Hey, it’s me! Yes, I’m still alive in case you were wondering. The blog hasn’t been doing well lately but it’s not because I have been unwell myself… It’s just not much is happening in the perfume world. Or at least I’m not noticing the stuff going on around. Anyways sampling new fragrances is still a nuisance & it’s difficult to write a new article without test material, you know. But I don’t want to stop writing and I don’t want Chemist in the Bottle to be forgotten in the blogosphere. Hence today, after another month-long break, some scented tidbits that might interest someone.
Eau de Minthe joined Diptyque‘s line up of fragrances in 2019 and I remember briefly smelling it at Parisian Galleries Lafayette during one of the steps of perfumery school recruitment process. But it was so fast and there were other more important emotions back then that I didn’t remember the way it smell. Fast forward to 2021 and the chance has arisen. This is not your average refreshing minty cologne for the summer. This is a very herbaceous and green kind of mint that has a certain sharpness & bitterness to it. Geranium note emphasizes the green and stemy facet that simultaneously makes Eau de Minthe crunchy and crisp. Rose Oxide introduced a bit of a rosy accent but most of all it deliveres an ice-cold cut to the fragrance. It’s not brutal but it’s shocking. On the opposite side there’s also a patchouli note that tries to keep the fragrance on the warmer side. This is one unusual concoction, more masculine too – reminiscent of Old Spice… well, kind of.
Those of you who have been reading me for years know that I am fond of the natural fragrances composed by Hiram Green. You’d also know that generally I don’t shy away from weird perfume and in worst case the MQS is the one and only time for me to try something. Quite recently Hiram launched a new creation around vetiver note. Its name – Vetiver – as simple as that. Except there is one big but – me and vetiver come from two different fairytales. I don’t like the word “nuke” but that’s what comes to mind when I smell it. This perfume is a “vetiver for advanced” enthusiasts of the note. The scent is super dry and super aromatic right off the bat, smelling of sun-dried grass, roots, a bit of hay as well. It’s earthy and woody with a lot of richness to it. Maybe it’s the mix of vetiver from Haiti and from Java that works this way but it smells multidimensional to me. Neither citrus not ginger stand out to me in the opening phase but I think they may contribute to the stronger perception of vetiver itself? I kind of see ginger working that way. Cedarwood and patchouli add to the earthy woodiness of Hiram Green Vetiver. There’s raw wood, some wood shavings and all the carpentry stuff going on. Vetiver fans will be enamored with latest from Hiram. For me it’s too much as at times it gets too tarry or “meaty” on me.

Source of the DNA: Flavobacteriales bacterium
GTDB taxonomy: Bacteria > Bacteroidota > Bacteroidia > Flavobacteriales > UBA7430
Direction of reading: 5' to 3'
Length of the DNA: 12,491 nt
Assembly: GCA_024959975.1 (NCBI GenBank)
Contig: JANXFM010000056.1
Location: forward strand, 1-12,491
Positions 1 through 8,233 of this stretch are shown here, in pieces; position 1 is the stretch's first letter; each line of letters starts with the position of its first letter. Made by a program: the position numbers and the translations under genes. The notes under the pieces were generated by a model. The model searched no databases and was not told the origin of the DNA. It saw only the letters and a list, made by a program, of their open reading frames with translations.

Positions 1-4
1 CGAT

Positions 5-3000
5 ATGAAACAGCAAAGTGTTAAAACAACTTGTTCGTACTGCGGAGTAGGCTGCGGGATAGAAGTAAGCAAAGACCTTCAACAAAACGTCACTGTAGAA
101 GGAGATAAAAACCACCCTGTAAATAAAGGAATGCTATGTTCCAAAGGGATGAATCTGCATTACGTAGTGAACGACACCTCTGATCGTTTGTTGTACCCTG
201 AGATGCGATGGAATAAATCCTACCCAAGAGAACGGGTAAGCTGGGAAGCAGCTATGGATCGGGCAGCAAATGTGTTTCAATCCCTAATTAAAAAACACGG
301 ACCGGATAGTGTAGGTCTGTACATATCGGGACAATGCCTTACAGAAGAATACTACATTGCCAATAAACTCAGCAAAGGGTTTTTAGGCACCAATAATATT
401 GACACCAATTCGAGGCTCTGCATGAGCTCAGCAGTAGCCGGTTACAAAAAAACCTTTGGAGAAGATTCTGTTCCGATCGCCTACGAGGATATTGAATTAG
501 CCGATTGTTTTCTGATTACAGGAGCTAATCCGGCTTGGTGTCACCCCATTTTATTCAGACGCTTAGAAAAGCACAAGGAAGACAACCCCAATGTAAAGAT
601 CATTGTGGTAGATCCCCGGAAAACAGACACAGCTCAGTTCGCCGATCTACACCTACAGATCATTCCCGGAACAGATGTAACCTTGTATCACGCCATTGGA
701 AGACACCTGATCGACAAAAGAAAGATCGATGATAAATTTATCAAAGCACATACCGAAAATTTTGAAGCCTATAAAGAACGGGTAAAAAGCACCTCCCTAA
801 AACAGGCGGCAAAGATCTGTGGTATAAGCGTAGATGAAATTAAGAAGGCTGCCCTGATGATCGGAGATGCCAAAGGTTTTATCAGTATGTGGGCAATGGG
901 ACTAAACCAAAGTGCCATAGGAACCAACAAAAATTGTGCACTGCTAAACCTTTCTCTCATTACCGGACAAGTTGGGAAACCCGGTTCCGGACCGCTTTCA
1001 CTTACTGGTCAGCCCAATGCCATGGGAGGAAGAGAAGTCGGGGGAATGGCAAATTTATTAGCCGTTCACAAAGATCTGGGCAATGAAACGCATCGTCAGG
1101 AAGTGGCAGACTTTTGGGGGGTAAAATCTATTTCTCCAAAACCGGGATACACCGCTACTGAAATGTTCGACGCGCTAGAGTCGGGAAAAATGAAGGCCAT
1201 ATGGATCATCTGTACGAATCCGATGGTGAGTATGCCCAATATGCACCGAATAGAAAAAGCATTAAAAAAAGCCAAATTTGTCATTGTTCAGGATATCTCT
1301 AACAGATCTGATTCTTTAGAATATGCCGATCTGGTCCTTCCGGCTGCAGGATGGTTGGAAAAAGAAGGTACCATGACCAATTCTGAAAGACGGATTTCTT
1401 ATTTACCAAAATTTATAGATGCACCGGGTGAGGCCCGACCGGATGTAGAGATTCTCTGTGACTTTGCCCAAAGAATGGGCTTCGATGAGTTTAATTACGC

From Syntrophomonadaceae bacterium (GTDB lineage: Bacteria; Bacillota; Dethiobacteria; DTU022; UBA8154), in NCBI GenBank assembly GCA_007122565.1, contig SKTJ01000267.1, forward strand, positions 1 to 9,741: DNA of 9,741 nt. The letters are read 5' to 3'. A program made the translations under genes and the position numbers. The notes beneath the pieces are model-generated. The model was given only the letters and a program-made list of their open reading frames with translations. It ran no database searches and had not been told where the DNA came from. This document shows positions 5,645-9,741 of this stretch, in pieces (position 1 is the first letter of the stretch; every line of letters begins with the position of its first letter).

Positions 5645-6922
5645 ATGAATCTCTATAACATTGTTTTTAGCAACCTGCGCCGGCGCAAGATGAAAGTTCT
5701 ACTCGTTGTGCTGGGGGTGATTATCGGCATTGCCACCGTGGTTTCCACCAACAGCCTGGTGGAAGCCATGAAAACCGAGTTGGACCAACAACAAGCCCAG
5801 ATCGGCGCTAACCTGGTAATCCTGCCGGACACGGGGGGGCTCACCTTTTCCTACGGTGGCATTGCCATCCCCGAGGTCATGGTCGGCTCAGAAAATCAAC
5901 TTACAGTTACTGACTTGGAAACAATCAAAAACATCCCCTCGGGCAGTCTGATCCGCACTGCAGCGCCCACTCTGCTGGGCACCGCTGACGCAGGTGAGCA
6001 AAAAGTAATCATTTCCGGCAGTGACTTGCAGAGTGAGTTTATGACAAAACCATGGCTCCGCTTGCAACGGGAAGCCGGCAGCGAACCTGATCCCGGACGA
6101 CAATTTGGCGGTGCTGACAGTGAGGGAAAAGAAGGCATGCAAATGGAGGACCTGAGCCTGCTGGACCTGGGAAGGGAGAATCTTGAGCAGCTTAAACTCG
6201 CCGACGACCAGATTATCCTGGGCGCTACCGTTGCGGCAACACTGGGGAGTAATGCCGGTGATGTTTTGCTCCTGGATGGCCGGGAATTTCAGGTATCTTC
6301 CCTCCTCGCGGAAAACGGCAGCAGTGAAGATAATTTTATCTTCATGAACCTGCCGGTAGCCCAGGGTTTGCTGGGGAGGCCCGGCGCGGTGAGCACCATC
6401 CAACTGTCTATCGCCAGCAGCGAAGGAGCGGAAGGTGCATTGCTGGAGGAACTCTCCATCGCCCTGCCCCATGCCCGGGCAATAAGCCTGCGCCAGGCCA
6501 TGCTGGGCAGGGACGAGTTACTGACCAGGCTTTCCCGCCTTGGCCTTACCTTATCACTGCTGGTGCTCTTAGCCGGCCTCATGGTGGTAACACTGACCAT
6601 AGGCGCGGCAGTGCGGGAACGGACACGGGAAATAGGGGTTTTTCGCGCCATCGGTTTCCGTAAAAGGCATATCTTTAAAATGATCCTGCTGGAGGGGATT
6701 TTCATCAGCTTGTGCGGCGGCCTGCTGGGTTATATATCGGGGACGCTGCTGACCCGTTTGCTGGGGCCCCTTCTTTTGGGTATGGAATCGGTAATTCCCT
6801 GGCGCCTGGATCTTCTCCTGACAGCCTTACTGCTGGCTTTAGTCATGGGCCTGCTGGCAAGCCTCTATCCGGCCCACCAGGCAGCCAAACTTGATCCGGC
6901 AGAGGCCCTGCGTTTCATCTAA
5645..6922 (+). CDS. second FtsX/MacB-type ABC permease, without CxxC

I still remember when the brand named Une Nuit a Bali debuted at one of the perfume exhibitions in Italy. Years have passed and the brand has grown stronger (at least that’s what I think it is when you introduce more fragrances regularly). Today this perfume house is called Une Nuit Nomade and today I’m exploring their Jardins de Misfah. Well, this is a gorgeous floriental fragrance. Maybe not very innovatived but no less pretty because of that. The opening offers a mild spicy blend of cardamom and nutmeg that feel crunchy, a bit tingly and kind of dry. But this first impression is fleeting as the perfume quickly proceeds to the heart notes. Here a lavish date accord is revealed and the way it smells makes my mouth water in an instant. It has a delightful sweetness served in an oriental style. It’s mild and inoffensive – perhaps that’s what makes it so appealing. Coupled with rose absolute and rose essence for a deep and luxurious experience of immersing yourself in the pool filled with bright red floral petals. Saffron adds a golden glow to the rose – it’s like a nectar, a honey-like substance that envelops the flower and make it smell even more divine. A hint of almond in the base with its powdery finish gives an elegant gourmand facet worthy of a royalty.